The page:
The final thing I've noticed, and this is perhaps what's started to make me think "wait a second..." is when people have started to post and congratulate students for events and accomplishments they weren't even there for or that they didn't even know about. This is where the Facebook Birthday comparison comes into play. I've always felt that if you're going to be the one praising students for something online, you either should have a) been involved in the production/planning/set-up, b) actually been there to witness it, or c) you've been a long time fan and had to take a night off. (For example, if I found out tomorrow that the Robotics Team had won a major competition, I likely would not tweet about it. This isn't because I dislike the Robotics, but because I'm out of the loop on the Robotics happenings. I'll leave the Robotics praise to the Robotics people and repost their praise without adding my own.) What I'm starting to see are people using Twitter not to supplement their involvement in student activities, but as a replacement. Retweets and sharing is one thing, but when dozens of people are adding "Congratulations [Student Group] for your great work; we're proud of you!!!1!!" about events they didn't see, didn't know about until they saw someone else post about, and don't even know the back story...I'm worried our social media praise is losing its potency. If students start to see and feel they're getting praised (and praised a lot) just for showing up...they'll eventually become desensitized to it. Additionally, praise from our end will start to feel like more of an obligation, rather than something fun.
Now, to be clear, I think it's great that so many teachers, students, and parents have taken up a social media presence in my district (which I'm aware sounds condescending but I think the point still needs to be made). The current morale amongst the staff is higher than I've seen it, and the students are always excited to see their teachers in the stands. That being said, I think it's very important that we all be very precise, clever, and effective when posting student praise online. Let's only tweet once or twice instead of live-tweeting the event. Let's add images for people that aren't there, rather than just a "Go Highlanders!" Let's wait for the epic wins (or the tough but well-played losses) before being "so proud". Let's each specialize in our own activities, but know when to stay silent to let other praisers have the floor. (that's something I know I need to work on). And most importantly, let's remember that while sharing and praising are excellent and essential...being there is what counts. If you're just "tweeting it in", you might as well just wish each other a Happy Birthday on Facebook.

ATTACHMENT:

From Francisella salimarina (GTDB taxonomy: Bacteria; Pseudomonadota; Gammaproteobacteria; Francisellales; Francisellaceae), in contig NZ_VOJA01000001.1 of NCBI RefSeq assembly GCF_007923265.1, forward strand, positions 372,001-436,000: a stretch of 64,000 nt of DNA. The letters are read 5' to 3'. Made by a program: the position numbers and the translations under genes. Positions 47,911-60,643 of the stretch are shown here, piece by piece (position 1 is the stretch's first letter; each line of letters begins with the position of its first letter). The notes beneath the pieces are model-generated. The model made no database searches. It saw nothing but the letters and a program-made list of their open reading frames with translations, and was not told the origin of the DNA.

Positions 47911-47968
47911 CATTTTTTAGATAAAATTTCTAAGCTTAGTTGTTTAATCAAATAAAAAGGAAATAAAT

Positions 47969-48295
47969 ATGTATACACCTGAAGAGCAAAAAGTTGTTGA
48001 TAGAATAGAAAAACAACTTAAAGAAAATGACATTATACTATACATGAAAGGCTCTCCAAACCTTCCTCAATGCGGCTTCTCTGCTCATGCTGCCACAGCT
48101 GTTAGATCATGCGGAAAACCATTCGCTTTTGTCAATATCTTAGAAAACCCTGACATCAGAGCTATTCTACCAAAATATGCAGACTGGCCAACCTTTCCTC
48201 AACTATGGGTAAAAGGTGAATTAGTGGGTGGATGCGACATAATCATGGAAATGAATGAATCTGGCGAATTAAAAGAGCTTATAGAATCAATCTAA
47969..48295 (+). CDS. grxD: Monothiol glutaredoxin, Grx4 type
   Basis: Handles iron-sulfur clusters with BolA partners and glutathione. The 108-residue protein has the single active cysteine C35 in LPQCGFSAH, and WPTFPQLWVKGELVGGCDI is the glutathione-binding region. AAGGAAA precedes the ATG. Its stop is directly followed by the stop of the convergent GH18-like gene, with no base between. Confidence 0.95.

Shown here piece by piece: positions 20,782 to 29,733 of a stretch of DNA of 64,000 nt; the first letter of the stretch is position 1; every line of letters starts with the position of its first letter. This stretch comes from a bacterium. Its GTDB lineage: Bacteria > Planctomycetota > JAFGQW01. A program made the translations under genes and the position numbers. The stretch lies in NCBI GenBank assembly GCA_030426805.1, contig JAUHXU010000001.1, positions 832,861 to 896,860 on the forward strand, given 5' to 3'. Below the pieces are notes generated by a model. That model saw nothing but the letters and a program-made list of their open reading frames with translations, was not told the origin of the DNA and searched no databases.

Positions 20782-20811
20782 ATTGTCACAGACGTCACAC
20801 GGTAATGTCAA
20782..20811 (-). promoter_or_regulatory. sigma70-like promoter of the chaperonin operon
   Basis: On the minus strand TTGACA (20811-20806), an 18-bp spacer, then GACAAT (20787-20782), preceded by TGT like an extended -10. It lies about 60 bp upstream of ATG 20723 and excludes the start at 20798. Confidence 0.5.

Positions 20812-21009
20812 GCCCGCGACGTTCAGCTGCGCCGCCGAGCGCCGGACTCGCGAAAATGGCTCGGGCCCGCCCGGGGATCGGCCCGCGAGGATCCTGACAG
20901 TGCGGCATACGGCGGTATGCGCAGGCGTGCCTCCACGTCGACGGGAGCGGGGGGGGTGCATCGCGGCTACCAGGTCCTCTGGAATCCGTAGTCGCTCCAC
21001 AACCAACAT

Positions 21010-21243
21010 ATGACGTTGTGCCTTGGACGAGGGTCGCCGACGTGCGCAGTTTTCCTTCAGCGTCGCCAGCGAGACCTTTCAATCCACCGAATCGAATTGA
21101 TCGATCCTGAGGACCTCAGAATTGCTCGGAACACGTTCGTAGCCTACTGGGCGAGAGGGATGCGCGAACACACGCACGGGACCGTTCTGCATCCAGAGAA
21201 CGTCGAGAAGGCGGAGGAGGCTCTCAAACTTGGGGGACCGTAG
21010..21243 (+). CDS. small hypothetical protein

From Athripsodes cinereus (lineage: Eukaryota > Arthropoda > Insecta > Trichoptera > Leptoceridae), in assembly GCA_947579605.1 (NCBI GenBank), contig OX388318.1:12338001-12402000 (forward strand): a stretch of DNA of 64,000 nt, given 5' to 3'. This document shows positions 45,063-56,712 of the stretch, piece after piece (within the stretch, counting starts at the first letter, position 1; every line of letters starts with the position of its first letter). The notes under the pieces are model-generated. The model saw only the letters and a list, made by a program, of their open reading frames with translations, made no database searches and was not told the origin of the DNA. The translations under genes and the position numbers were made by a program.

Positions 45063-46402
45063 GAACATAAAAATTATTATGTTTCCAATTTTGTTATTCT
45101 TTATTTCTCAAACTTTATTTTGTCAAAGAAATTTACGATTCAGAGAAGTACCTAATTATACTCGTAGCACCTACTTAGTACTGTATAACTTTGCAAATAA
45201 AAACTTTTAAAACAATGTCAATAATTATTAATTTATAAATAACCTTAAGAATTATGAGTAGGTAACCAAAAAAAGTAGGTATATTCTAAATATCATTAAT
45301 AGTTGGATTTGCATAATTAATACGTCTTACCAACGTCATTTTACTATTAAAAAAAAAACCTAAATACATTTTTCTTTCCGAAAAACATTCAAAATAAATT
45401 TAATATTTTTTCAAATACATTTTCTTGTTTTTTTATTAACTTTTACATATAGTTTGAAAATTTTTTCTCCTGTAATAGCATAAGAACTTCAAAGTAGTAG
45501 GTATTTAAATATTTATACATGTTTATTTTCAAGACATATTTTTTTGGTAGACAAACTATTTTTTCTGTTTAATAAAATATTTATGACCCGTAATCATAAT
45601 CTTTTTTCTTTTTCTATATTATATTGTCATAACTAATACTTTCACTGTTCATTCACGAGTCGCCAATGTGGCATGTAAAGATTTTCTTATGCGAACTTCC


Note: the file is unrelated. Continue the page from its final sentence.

Perhaps I'm totally off, and perhaps I just like being a contrarian (i.e. everyone is on Twitter now therefore it's not cool). I think, though, I'm just worried we're burning this candle at both ends right now. It's making a really bright light, but it may burn out twice as fast.
P.S. Unless you're out of characters, let's never use the word "Congrats" ever again. Think about it: if typing out "congratulations" isn't worth your time...do you really want to congratulate them?